Comedy club owners worry about comedians who are flakes, prima donnas or in a chemically altered state that keeps them from doing the job.
Comedians worry about club owners who will cheat them out of their fee, cut their performance time or provide a lousy working environment.
Both the club owner and the comedian should be free of those concerns Saturday at the Warren Comedy Club.
They are the same person.
Eric Thompson, who started the monthly comedy club at the Sunrise Inn in March, will take his first turn as a headliner at the venue.
Thompson is no novice. He has been mixing comedy and magic for about 30 years and has opened for such performers as Jay Leno, Jim Carrey and Pat Paulson.
When You Go
WHO: Eric Thompson, Matt O'Nesti and Bill Sporck
WHEN: 9 p.m. Saturday with doors open at 8 p.m.
WHERE: Warren Comedy Club at the Sunrise Inn, 510 E. Market St., Warren
HOW MUCH: $15.
''I perform a lot, but I don't perform a lot locally,'' Thompson said. ''A lot of the shows I do are out of town - Cleveland, Pittsburgh, Detroit, Buffalo. A lot of the public locally can't get there to see them.''
When he started the club, Thompson said he wanted to hold off on performing until he knew what the demands on his time would be as a club owner on show nights. He didn't want the responsibilities of being the boss to take away from his ability to deliver a quality performance. But so far he's been impressed by how smoothly things run on show nights.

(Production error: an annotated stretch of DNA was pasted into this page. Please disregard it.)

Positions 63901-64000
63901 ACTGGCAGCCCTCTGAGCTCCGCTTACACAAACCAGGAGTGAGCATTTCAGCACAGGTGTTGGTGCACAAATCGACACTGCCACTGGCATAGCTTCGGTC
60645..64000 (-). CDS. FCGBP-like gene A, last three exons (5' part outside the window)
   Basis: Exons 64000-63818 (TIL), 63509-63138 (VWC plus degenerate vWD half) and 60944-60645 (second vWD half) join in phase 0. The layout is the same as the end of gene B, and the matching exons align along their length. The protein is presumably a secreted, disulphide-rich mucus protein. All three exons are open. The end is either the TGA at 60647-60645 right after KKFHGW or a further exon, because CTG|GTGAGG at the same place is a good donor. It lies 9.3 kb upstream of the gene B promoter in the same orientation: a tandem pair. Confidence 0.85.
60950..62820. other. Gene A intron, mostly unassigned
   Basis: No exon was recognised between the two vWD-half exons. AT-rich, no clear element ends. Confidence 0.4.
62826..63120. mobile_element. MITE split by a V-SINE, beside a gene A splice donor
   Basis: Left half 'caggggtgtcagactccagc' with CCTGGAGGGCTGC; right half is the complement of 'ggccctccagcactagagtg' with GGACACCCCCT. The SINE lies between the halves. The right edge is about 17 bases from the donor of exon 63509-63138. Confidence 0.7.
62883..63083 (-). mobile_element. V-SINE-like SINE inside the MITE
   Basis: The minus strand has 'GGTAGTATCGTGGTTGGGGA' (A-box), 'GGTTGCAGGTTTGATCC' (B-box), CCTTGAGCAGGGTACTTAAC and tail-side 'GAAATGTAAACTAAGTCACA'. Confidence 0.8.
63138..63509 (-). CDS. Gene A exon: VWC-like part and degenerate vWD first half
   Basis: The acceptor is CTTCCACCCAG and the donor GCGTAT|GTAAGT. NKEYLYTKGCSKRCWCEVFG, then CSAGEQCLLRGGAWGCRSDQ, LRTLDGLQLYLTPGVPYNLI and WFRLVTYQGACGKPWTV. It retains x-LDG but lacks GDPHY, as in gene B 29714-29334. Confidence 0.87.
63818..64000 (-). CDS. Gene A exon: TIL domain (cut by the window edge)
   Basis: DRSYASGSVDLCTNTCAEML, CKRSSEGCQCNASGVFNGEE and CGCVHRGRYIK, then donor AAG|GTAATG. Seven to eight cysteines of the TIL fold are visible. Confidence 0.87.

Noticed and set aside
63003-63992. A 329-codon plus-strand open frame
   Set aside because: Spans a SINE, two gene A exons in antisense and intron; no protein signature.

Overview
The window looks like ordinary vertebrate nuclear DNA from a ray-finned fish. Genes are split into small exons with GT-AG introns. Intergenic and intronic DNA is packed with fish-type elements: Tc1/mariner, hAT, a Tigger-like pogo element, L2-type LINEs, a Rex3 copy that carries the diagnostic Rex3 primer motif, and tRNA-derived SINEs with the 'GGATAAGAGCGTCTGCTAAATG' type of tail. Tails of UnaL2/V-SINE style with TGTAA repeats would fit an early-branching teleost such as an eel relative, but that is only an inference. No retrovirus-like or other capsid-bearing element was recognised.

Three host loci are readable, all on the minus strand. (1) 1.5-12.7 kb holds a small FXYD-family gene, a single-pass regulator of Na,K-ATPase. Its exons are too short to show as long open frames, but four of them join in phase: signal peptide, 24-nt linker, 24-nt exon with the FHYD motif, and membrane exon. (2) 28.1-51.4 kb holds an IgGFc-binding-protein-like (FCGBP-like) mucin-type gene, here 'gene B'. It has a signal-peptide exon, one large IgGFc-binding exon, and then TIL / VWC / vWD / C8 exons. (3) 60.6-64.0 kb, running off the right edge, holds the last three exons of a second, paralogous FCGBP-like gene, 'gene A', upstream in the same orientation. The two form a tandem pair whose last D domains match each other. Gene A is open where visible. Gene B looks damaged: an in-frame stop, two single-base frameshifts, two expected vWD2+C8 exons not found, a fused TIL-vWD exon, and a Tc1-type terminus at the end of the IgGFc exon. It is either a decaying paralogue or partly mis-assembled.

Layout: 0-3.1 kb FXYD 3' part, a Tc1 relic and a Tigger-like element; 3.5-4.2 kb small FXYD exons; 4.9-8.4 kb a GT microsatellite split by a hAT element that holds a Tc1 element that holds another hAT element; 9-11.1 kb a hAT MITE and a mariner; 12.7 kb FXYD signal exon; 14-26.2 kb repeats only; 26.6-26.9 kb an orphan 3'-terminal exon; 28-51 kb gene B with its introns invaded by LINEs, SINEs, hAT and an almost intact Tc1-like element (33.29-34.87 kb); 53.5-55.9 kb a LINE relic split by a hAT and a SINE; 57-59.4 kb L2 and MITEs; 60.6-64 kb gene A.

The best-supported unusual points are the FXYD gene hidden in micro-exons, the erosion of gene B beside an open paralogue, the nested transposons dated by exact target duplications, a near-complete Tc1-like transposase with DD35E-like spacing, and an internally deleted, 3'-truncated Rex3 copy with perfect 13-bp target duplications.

''I've learned that he audiences are mature enough,'' he said. ''I don't have a problem with people being obnoxious, having to be thrown out. The audience is mature, and they come to laugh.''
Like most performers, Thompson said he adjusts his set depending on the venue.
''I do shows in comedy clubs where there's drinking and week later I may be performing at a convention of folks from a church group,'' he said. ''Obviously, it can't be the same exact verbatim show.''
Even in the comedy club, magic and illusion are an integral part of Thompson's act, but the comedy is woven into the trick.
''People laugh real hard during the show and then in the car on the way home they think, 'How the heck did he do that,''' Thompson said. ''They don't realize how amazing it was at the time because they're having so much fun with it.''
Matt O'Nesti, a 16-year-old student at Boardman High School who performed a short set at the venue in April after winning the Mahoning Valley High School Class Clown Comedy Contest, will return for a full set as a support act.
''He's really honed his stuff in the last six months,'' Thompson said. ''He's very witty and creative in his writing.''
And Thompson booked Bill Sporck for a featured set after seeing him perform at an open mic night at a club in Kent.
''His writing is amazing, creative, very witty, very funny,'' he said. ''I talked to him afterward, and if he had written a book, I would have bought the book that night. He was that good.''